In the rhinos’ home at Hluhluwe-Imfolozi

Hluhluwe-Imfolozi Park is the place where the southern white rhino was saved from the brink of extinction in the previous century, by legendary conservationists like Ian Player. Today, the white rhino, and it’s smaller but much more aggressive cousin the black rhino, still find protection in this beautiful reserve, one of the oldest on the continent, where a force of dedicated rangers face a daily onslaught from armed poachers on their behalf.

During our December visit to Hluhluwe-Imfolozi, we enjoyed some wonderful rhino sightings, not least of which the cute and playful little white rhino calf we told you about earlier in the week.

This little fellow, one of the tiniest baby rhino we’ve ever seen and probably not much older than a few weeks, gives us hope that the hard-work of Hluhluwe-Imfolozi’s ranger-corps will not be in vane.

 

 

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31 thoughts on “In the rhinos’ home at Hluhluwe-Imfolozi

  1. Pingback: Summer at Hluhluwe-Imfolozi | de Wets Wild

  2. Suyash Chopra

    Amazing blog with some cute photographs of this lovely animal. Its really sad that today mankind is killing these rhinos to meet their own selfish needs. In India, there is a Kaziranga National Park where one-horned rhinos are found and they are always under threat from poachers. Its very disturbing.

    I hope some day better sense will prevail, else our next generation may never see such wildlife on this earth. Thanks for sharing so much through your post 🙂

    Liked by 1 person

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  3. loisajay

    I am absolutely captivated with rhinos, thanks to your blog. It pains me to think of what people do for what, to these poor animals. Hopefully, security is good to keep these wonderful animals safe. Great post and photos.

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    1. de Wets Wild Post author

      Thanks Lois!

      Unfortunately the poachers still strike regularly; we lost over 1,200 rhinos in this country alone last year. But if it wasn’t for the hard work of so many dedicated rangers, that figure would have been much, much higher.

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  4. MJF Images

    I wish I was as confident as you de Wets, about both the elephant and rhino. I wonder how far the ranching idea has gotten? There’s really no need to kill rhinos to harvest their horns. Having a bunch on ranches would be much better than having none at all. Oh well, it seems not enough people in the world care about wildlife. By the way, your photos really show well the difference between black and white rhinos. I wasn’t sure what I was seeing when I came across a pair of blacks, but their much more curious behavior sure did give it away!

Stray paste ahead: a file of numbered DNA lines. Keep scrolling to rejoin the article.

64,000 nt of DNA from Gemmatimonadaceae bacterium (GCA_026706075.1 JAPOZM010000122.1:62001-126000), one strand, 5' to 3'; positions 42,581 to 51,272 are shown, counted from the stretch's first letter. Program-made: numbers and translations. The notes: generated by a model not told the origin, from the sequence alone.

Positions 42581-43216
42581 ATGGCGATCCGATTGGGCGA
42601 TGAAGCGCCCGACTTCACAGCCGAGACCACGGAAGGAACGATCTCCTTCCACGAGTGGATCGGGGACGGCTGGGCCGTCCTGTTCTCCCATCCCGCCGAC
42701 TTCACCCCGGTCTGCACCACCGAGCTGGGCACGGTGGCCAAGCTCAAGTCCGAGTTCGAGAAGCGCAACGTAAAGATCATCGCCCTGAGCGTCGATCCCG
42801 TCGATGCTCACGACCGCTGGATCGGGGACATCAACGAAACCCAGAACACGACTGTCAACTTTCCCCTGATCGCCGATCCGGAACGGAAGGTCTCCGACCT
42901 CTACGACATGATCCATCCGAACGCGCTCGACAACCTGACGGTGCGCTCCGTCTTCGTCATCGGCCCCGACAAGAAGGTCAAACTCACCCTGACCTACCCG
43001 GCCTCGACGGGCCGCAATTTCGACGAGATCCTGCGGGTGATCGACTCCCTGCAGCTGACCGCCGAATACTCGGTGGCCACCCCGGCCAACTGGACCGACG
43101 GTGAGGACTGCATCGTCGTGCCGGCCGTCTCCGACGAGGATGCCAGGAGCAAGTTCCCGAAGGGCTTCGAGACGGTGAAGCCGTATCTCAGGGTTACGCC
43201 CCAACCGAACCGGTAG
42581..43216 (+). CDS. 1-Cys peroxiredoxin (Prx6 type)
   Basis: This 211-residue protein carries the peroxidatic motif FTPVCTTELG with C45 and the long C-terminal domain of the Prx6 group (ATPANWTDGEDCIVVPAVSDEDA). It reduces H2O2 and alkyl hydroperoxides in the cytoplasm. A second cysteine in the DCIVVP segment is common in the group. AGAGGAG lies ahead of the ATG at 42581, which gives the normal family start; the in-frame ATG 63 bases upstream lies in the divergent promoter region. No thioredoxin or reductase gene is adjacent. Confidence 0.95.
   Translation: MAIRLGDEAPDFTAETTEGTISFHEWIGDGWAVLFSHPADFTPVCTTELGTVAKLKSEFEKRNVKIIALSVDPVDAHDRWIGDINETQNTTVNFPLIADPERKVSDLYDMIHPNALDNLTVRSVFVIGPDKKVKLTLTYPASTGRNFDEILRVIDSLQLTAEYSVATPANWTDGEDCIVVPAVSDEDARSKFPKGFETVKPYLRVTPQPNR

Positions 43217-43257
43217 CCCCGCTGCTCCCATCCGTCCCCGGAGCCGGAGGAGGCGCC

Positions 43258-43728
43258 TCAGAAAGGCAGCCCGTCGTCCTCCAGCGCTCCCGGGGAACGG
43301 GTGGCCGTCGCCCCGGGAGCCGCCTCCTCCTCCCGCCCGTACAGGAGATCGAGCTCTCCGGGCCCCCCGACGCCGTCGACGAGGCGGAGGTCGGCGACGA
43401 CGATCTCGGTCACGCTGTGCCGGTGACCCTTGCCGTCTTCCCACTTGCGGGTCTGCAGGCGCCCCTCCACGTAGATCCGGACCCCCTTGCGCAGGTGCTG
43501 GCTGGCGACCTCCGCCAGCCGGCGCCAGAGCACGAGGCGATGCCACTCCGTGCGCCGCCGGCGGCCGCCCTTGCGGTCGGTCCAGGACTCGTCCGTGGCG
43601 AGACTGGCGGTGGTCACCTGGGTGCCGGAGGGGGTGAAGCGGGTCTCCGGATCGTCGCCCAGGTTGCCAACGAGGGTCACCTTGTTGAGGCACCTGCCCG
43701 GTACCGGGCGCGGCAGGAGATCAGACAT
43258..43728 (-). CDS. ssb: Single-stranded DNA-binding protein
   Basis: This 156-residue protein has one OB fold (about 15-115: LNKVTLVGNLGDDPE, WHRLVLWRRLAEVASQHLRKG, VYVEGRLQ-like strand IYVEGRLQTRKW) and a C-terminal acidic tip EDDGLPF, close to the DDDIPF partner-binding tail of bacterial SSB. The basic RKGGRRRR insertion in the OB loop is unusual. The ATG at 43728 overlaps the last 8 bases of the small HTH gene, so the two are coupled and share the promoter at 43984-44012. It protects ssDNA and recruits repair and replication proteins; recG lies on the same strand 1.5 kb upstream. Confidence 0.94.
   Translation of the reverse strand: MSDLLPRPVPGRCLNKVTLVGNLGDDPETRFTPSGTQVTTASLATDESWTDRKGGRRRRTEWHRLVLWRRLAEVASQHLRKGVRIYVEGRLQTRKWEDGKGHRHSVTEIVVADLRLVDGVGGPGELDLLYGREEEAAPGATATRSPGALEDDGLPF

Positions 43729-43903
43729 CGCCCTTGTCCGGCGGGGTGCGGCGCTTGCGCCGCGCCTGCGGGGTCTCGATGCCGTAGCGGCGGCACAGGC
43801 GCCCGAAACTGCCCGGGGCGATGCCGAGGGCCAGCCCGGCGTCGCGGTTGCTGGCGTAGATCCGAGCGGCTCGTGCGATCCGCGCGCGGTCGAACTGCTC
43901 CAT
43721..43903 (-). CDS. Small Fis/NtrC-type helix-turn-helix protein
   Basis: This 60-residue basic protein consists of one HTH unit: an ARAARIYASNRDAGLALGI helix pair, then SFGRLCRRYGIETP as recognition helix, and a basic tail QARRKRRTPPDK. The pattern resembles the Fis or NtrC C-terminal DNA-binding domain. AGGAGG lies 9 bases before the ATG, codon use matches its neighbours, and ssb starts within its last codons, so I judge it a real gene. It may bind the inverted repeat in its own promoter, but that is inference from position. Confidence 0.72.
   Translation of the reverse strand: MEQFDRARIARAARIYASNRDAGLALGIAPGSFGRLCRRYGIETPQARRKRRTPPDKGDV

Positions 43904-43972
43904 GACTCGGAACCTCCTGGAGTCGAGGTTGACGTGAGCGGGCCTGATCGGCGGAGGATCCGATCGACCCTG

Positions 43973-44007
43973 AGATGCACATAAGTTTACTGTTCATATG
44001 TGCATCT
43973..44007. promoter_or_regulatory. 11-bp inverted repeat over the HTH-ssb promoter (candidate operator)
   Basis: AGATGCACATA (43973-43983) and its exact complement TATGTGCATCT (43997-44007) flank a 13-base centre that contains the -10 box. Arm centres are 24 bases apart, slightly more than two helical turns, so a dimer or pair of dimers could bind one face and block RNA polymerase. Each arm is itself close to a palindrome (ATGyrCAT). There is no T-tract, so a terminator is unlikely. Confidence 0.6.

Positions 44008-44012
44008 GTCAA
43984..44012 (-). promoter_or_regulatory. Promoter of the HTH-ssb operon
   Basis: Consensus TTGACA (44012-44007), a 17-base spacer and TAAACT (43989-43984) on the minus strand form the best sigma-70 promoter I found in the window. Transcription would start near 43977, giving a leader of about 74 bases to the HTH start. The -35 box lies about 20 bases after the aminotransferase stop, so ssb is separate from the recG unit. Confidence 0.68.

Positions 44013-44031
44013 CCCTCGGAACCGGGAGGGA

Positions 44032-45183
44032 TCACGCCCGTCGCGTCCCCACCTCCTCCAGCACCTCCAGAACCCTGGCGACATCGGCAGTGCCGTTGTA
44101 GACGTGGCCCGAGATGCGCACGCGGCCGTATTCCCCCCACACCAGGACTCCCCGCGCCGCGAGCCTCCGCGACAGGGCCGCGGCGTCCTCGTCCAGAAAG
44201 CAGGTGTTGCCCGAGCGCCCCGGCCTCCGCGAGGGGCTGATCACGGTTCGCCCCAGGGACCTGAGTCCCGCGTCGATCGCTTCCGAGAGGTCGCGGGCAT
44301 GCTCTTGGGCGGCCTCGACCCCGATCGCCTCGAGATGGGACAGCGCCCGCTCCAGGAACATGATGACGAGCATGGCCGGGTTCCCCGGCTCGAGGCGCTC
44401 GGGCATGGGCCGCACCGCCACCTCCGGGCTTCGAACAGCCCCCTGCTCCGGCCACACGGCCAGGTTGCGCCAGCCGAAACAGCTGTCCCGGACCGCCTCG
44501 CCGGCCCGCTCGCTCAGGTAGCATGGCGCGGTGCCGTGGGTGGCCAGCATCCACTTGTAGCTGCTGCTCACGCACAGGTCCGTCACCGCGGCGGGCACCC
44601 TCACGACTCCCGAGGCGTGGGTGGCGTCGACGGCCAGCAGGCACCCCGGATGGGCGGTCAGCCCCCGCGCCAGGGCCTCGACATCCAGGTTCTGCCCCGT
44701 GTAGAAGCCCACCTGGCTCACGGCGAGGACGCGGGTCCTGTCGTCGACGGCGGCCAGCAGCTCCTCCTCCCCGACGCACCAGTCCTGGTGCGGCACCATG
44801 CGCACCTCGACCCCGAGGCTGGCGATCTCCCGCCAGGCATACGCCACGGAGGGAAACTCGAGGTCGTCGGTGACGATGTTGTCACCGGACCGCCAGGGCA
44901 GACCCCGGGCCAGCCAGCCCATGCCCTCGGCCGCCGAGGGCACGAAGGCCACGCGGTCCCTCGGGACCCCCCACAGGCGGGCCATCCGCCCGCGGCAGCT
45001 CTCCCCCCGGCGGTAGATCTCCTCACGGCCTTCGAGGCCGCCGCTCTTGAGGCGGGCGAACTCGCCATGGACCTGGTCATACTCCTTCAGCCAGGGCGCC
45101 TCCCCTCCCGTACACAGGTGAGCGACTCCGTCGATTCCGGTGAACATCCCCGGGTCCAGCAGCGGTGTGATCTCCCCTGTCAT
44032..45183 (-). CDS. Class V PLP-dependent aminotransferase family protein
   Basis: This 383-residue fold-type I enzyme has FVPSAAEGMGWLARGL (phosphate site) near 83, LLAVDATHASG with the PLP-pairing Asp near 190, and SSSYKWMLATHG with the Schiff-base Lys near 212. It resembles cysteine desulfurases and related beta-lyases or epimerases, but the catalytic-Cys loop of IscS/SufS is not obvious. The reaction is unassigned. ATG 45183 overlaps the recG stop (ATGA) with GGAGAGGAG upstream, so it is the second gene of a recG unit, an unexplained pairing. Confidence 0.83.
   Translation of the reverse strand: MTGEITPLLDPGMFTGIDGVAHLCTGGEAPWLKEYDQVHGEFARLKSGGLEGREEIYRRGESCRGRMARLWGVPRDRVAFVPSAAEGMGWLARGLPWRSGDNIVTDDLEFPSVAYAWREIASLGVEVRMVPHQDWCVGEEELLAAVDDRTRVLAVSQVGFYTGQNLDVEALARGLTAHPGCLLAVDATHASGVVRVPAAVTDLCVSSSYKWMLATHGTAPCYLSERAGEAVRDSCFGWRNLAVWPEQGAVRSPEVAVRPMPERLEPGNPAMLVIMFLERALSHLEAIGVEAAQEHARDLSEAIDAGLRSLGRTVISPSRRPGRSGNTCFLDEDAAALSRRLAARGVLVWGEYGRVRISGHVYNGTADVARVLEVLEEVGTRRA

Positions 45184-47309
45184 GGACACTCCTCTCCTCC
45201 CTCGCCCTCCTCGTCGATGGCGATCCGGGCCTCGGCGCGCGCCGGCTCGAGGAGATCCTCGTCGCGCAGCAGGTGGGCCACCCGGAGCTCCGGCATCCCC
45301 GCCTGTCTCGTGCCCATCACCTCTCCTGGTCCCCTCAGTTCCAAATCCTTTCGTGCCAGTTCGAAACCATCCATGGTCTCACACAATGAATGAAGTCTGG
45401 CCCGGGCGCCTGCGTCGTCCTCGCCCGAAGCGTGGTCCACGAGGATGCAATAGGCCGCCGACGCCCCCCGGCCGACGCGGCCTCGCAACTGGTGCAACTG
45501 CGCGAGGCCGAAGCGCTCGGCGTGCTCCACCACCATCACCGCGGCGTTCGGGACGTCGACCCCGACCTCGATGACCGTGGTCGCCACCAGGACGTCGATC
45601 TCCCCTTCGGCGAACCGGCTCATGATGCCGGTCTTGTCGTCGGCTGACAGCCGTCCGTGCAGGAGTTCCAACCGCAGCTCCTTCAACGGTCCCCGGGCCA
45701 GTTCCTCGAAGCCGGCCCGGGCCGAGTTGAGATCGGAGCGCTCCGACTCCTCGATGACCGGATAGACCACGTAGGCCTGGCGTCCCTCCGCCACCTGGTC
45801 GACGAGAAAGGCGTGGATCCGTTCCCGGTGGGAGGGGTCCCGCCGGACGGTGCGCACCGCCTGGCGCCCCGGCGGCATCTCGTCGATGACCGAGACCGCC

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    1. de Wets Wild Post author

      Thanks Michael! Yep, the black rhinos might be smaller than their white cousins, but they sure have the “bigger” personalities 😉

      Our National Parks started translocating rhinos from high risk areas on the perimeter of the Kruger Park to safer areas deep into the Park, and (secret) high-security locations elsewhere last year, and as soon as the high temperatures of summer, which complicate the capture and transport of rhinos, subsides they’ll resume that operation with vigour. Don’t get me wrong, we are very worried about poaching, and the dispicable manner in which these enigmatic animals are killed for some peoples’ utterly stupid wants and beliefs, but we also know so many hard-working and dedicated people who will not allow South Africa’s rhinos to be driven to extinction on their watch.

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  5. Nature on the Edge

    Wonderful shots of these iconic creatures. It gives us hope that the conservation efforts in bringing back the white rhino from extinction could work again? The poaching stats are all rather bleak – 1215 last year and already 49 this year!

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  6. perdebytjie

    Pragtige foto’s! Ek hou veral van die twee wat lyk soos lekker sjokolade paaseiers na hul modderbad.Die kleintjie is kostelik!

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  7. scrapydotwo

    Hier is twee dae terug n wit renostertjie gebore in een van die bewaringstuine. Ek dink dis n sy as ek reg onthou. Sy gaan oor n paar jaar Australie toe vir teeldoeleindes(as alles goed afloop)

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